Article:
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Wyatt Decker, MD, MBA, joined OptumHealth as CEO in 2019 after serving as Chief Medical Information Officer for Mayo Clinic and CEO of Mayo Clinic in Arizona, and teaching as a Professor of Emergency Medicine at Mayo’s College of Medicine.

At Optum, he leads a range of platforms spanning care and ambulatory delivery, behavioral health, complex care, population health and consumer offerings — placing him in a unique position to help shape the future of health care.

Health Evolution interviewed Decker about Optum’s plans for the near future, how the enterprise is positioning itself for the next generation of health care, supporting physicians and patients alike, the need for health care to transform itself and more.

What should health care consumers and prospective clients expect of Optum in the next 18 months? And beyond that, the next two to three years?
In a nutshell, we’re reimagining and asking what would a consumer want that next generation health system to look like? We’re creating what is hopefully an informed vision of what people want. In my career, I spent 22 years as a practicing emergency physician so I’ve taken care of literally thousands of people who were in emergency departments because they couldn’t get care after their prescriptions ran out and they didn’t know how to refill them or how to get them paid for. Other people came to the ER because they did not know where else to go for medical care or how to navigate the system. I’ve seen firsthand the impact of what I would say is the 1.0 version of America’s fee-for-service, fragmented, inefficient health care system. Our aim is to reinvent that system around what people want and what most people want is to stay healthy and to have a health care system that supports them with a doctor and a team that wants the best outcomes, a team that actually reaches out to them, maybe when it’s time for appropriate screenings to help prevent cancer or other serious diseases, cardiovascular disease, or to diagnose it early and intervene early. That’s the system we’re building at Optum, and I’m very excited, but also humbled, to be able to play a small part in that.

Building on that future, how is Optum positioning itself to deliver on the promise of improving the health care system for everyone to achieve the vision you just outlined?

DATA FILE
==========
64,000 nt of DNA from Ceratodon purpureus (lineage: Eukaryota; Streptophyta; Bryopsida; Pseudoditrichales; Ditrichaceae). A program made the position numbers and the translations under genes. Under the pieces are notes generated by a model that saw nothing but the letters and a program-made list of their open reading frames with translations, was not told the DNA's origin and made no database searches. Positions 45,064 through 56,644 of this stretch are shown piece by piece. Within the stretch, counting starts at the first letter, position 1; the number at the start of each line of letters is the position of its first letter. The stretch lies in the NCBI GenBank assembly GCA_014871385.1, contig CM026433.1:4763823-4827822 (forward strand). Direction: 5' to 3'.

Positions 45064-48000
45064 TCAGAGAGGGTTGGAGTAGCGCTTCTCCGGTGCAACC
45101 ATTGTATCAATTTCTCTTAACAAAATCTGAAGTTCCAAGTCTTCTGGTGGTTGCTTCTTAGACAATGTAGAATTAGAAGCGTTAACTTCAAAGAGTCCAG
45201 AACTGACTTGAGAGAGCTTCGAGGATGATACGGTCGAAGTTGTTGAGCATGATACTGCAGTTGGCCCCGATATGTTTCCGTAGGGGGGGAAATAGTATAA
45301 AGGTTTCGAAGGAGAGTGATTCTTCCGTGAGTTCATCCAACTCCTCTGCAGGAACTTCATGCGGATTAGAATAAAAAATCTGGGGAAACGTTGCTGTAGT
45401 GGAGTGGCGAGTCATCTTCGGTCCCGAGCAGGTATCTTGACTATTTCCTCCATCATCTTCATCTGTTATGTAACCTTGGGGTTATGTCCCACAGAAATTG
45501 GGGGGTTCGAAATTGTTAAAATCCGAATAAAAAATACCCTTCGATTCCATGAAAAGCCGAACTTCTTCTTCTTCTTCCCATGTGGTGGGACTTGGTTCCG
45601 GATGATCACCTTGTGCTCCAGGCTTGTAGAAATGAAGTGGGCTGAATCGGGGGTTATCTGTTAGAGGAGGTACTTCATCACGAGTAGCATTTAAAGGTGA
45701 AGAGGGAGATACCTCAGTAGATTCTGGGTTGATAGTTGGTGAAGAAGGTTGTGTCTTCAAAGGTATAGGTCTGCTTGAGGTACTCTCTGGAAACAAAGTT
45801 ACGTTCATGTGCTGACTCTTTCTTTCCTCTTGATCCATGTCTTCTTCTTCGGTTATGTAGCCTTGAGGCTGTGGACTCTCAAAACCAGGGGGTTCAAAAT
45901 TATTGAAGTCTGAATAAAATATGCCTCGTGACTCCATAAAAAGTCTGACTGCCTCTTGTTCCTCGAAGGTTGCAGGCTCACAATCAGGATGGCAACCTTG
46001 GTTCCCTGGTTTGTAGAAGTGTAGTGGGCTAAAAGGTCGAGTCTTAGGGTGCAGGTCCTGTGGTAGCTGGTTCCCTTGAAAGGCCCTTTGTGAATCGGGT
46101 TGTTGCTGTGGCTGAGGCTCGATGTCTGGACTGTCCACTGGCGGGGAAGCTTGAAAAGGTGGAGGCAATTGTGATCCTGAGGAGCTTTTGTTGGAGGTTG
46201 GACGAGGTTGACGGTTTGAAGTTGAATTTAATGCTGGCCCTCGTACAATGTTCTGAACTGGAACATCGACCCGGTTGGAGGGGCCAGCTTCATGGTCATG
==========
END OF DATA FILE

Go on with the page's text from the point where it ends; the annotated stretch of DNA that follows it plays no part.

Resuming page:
We have a few tenets around this notion of building a modern, high performing health care system. One is bringing technology and people together in new and differentiated ways. We place the patient at the center of everything we do. They do not want to take an entire day off from work when they just have a half-hour appointment. How do we leverage virtual care in a way that is actually convenient for patients and providers? Virtual care has a couple of Achilles heels. One is if I’m using virtual care, I want to see my trusted provider, not just any provider that I don’t know and they don’t know me. Connecting people virtually with their own provider is critical. Another element of virtual care is that it not infrequently butts up against the limits of what you can do medically on a video camera. There’s a lot you can’t do, including a physical examination, drawing blood, x-rays and on down the list. We are blurring the boundaries of virtual and physical. The third piece is behavioral health, so that those can all come together. Imagine if someone is in a virtual appointment with their doctor or a member of her team, and then they need to have something done and we can bring that patient in or refer the person to an urgent care center that can draw blood if that’s convenient. We can ask if the patient would like an appointment in two hours to get blood drawn? Our vision is to make health care much more personal, much more consumer friendly and much more focused on in-home and lower cost environments. We’re going to emphasize that experience, and when we do it, that experience is going to be less in the hospital and more in alternative sites of care, urgent care centers, primary care offices, and your own home.